Born 1963, Wurundjeri/Boon Wurrung Country, Narrm (Melbourne). Lives and works on Dja Dja Wurrung Country, Castlemaine, Victoria
Cameron Robbins’ mechanical sculptures make tangible the unseen rhythmic forces of different locations. His studio and site-specific investigations harness natural energy to produce drawings, photographs and sound compositions. Robbins has undertaken significant national and international commissions in art centres, disused buildings and outdoor sites including the forthcoming 2021 Loti Smorgon Sculpture Terrace Commission at the Museum of Contemporary Art Australia, Sydney. His major 50-year wind drawing project, Wind Section Instrumental, is installed permanently at the Museum of Old and New Art (MONA) in Hobart, where he held a major solo presentation, Field Lines, in 2016.
Photograph: Brodie Ellis
Image courtesy the artist, Melbourne Art Rooms (MARS) and Stockroom Gallery, Melbourne © the artist
by Rachel Kent
Cameron Robbins’ finely tuned drawing instruments reveal the infinite complexity and beauty of the natural world. Powered by available energies such as wind and water flow, solar and geomagnetic energy, they produce visual artefacts that embrace art and science, in conversation.
Trained as a sculptor, Robbins brings the languages of mathematics, physics and engineering to his work, which he has refined over three decades. Recording and documenting natural phenomena, his kinetic instruments produce drawings in graphite and ink on paper; and more recently, on hard surfaces including marble. Situated between abstraction and representation, their energetic sweeps and curves are at once meteorological records, energy diagrams, and documentation of a specific time and place.
Wind Anolog (2021) is a major new commission for the Museum of Contemporary Art Australia’s Sculpture Terrace. A tripod structure in marine-grade steel, surmounted by twin weathervanes, it responds to the harbour position and powerful wind conditions of the terrace. A graphite stick, attached to a mechanical drawing arm, traces wind patterns onto an oval marble surface modelled on the egg of the sea tern. Its silvery arcs vary according to the speed and direction of the wind; and the design of the arm, which diverts energy through small kinks and a double swivel, creates an element of unpredictability. Expanding and contracting, the patterns accumulate over time, wear away with rain, then build up once more.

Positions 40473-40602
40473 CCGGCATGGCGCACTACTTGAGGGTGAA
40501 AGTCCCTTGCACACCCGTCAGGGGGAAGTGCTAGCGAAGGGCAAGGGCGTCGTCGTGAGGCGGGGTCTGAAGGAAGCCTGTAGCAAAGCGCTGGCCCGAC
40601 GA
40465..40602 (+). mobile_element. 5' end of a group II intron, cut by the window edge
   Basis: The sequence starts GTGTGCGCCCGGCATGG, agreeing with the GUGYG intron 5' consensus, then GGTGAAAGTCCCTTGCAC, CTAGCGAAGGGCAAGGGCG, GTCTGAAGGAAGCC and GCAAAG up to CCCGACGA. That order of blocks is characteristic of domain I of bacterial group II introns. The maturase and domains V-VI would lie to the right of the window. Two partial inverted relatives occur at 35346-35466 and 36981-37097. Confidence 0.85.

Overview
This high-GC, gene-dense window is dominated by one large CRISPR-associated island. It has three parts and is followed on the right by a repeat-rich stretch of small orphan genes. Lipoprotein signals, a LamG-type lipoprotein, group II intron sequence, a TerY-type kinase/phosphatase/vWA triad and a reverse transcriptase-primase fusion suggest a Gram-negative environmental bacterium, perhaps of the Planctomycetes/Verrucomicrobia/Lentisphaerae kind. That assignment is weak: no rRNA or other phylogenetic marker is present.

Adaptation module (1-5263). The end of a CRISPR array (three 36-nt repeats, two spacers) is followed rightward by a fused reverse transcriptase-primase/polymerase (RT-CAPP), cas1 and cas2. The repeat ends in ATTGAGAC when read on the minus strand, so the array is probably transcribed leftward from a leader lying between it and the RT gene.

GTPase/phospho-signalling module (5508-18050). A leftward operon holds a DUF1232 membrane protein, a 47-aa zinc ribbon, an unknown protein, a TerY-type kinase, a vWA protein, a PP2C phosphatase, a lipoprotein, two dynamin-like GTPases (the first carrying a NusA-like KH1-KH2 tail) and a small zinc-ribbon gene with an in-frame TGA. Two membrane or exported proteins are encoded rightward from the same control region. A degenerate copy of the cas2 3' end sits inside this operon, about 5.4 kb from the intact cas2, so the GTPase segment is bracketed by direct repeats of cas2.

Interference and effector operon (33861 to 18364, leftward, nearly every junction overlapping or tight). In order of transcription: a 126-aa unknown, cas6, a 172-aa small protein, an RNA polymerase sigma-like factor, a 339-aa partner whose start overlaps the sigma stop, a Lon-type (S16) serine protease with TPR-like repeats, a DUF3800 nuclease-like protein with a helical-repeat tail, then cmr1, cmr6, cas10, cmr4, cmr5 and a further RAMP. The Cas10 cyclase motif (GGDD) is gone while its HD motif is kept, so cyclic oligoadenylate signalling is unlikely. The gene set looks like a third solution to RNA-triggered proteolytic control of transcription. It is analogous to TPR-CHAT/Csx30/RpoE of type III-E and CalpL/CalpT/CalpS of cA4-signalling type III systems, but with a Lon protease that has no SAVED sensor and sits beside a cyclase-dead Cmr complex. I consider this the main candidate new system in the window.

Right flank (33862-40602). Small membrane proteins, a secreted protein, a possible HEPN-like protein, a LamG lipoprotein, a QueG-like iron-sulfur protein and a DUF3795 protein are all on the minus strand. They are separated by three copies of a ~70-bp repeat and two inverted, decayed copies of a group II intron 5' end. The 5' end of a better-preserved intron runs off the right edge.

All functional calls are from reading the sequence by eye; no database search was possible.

Describing his practice as ‘time-based drawing’ that grows by the day, week and month, Robbins observes:
It’s very hard to watch a rock eroding but when we go to a beach, we see the effects of erosion. We’re instantly tapped into a time-based process. I’m trying to visualise that but also make a work that is grounded in the history of the art museum, using materials like marble, bronze, stainless steel – but it is also very delicate. We’re listening to the landscape through it.
Moving from the outdoors in, Robbins’ Oenograf (2021) in the MCA galleries features a kinetic drawing instrument that is powered by another element of the carbon cycle – the fermentation of grapes. Carbon dioxide gas bubbles from the fermentation process power the instrument, which produces drawings during the opening weeks of the exhibition. As Robbins notes: ‘Wine making is a seasonal activity, and the time of juicing and fermentation is called the vintage. The Oenograf will be able to create drawings during the vintage. Eventually, there will be no more fresh grape juice to ferment and wine making will be stopping for the year.’ A reflection of natural processes and time cycles, the work also points to rising temperatures around the world, over decades, as the grapes ripen faster and the vintage shortens.
Environmental temperature shifts impact the drawings themselves, which take shape over 24 hours a day for up to 9 days, on a rotating paper support that produces a spiral pattern. Tight, dense rings accumulate in cooler conditions; wider, looser arcs appear as the temperature warms. Two motors control the speed of the paper rotations, and a small winch pulls the drawing instrument across a long tabletop at a speed of 1mm per hour, its infinitesimal movement creating an intricate series of marks.
Robbins’ practice resonates with diverse artistic traditions, from Land Art to plein-air or landscape art making. Opening up a world of unseen physical forces and dynamic energies, it is beautiful and potent in equal measure.
Cameron Robbins is represented by Stockroom Gallery in Kyneton VIC
And MARS (Melbourne Art Rooms) in Melbourne
Oenograph project is developed with Maison Lapalus and winemaker Gilles Lapalus.
Fabrication works (plywood) by Like Butter
Thanks to Brodie Ellis for her support and work through the project
I acknowledge the Dja Dja Wurrung, Wundjeri, and Gadigal people of the Eora Nation on who lands I work and live.